I can still reason-I studied mathematics, which is the madness of reason-but now I want the plasma-I want to eat straight from the placenta.
The other day I posted some thoughts about Clarice Lispector’s brilliant Água Viva. Often when I complete a book, particularly one as rich as this one, I’ll spend some time on a second close-reading, looking for patterns and motifs I may have missed on my first reading.
I became ensnared by the sentence quoted above, specifically the phrase, ‘the madness of reason’. The phrase links two words that could almost be binary opposites. Madness, aside from its use to define mental illness, is linked to extreme foolishness, wildness, chaos. Reason, however, is identified with logic, practicality, common sense.
I decided the answer lay in Foucault and spent three pleasant hours immersed in his texts, specifically his argument that, at a specific period, madness was isolated from reason as unreason. Madness reached a symbolic peak during the Renaissance, depicted in the art, philosophy and literature of the time as innate in man. You only have to recall Shakespeare’s fools, my favourites are the gravediggers in Hamlet, whose role is to undermine reason with folly, demonstrating the madness of reason.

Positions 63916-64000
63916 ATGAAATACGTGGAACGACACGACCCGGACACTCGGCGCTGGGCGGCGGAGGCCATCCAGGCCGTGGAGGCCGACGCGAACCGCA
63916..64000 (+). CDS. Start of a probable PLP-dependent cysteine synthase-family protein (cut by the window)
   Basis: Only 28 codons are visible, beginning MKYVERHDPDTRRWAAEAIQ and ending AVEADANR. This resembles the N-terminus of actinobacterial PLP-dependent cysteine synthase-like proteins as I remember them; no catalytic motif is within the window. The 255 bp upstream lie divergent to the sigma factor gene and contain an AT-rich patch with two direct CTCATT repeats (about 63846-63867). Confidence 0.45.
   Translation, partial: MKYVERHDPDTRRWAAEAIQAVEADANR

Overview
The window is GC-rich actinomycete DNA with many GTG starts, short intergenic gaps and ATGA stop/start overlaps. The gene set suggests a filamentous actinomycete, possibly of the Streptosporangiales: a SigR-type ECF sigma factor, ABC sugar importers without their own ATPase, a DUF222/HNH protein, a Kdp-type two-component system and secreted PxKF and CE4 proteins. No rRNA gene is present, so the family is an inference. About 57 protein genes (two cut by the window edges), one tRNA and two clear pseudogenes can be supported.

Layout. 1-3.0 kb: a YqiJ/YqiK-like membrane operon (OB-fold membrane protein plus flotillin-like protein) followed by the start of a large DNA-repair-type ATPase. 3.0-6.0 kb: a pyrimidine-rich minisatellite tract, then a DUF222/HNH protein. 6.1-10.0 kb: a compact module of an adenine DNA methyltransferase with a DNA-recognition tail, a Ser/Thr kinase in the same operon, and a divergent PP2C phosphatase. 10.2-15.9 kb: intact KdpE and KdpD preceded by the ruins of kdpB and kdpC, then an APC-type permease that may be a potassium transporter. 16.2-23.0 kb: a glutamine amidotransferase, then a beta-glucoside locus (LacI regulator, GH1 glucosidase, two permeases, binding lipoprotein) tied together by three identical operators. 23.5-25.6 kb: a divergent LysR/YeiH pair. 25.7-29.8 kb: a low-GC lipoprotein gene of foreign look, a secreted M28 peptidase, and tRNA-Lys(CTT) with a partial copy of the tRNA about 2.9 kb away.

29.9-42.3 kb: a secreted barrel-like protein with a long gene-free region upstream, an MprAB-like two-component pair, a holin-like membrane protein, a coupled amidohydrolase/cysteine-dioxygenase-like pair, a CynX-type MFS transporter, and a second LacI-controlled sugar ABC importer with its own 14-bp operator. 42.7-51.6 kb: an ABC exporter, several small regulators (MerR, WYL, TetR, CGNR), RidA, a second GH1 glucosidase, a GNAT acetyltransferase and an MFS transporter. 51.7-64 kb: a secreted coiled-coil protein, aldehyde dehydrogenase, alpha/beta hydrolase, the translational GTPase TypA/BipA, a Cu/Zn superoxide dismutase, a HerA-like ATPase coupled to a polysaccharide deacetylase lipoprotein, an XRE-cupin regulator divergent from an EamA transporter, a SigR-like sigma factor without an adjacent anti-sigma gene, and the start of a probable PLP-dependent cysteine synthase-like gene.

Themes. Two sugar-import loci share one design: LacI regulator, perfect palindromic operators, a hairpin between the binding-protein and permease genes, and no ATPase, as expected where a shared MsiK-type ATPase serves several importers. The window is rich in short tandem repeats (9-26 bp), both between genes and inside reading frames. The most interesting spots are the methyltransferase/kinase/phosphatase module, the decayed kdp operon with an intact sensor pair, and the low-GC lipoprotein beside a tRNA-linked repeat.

Though I haven’t yet bought Benjamin Moser’s Why This World: A Biography of Clarice Lispector I found an excerpt, which made more of the phrase, “mathematics, which is the madness of reason,” and Lispector’s mystical use of numbers. In this lay an answer of sorts.
“My passion for the essence of numbers, wherein I foretell the core of their own rigid and fatal destiny,” was, like her meditations on the neutral pronoun “it,” a desire for the pure truth, neutral,unclassifiable and beyond language, that was the ultimate mystical reality. In her late works, bare numbers themselves are conflated with God, now without the mathematics that binds them, one to another, to lend them a syntactical meaning. On their own, numbers like the paintings she created at the end of her life, were pure abstractions, and as such connected to the random mystery of life itself. In her late abstract masterpiece Água Viva she rejects “the meaning that her father’s mathematics provide and elects instead the sheer “it” of the unadorned number: “I still have the power of reason-I studied mathematics which is the madness of reason-but now I want the plasma-I want to feed directly from the placenta.”
I rarely read secondary literature until exhausting a writer’s own oeuvre, though I am wondering whether I ought to reverse that custom.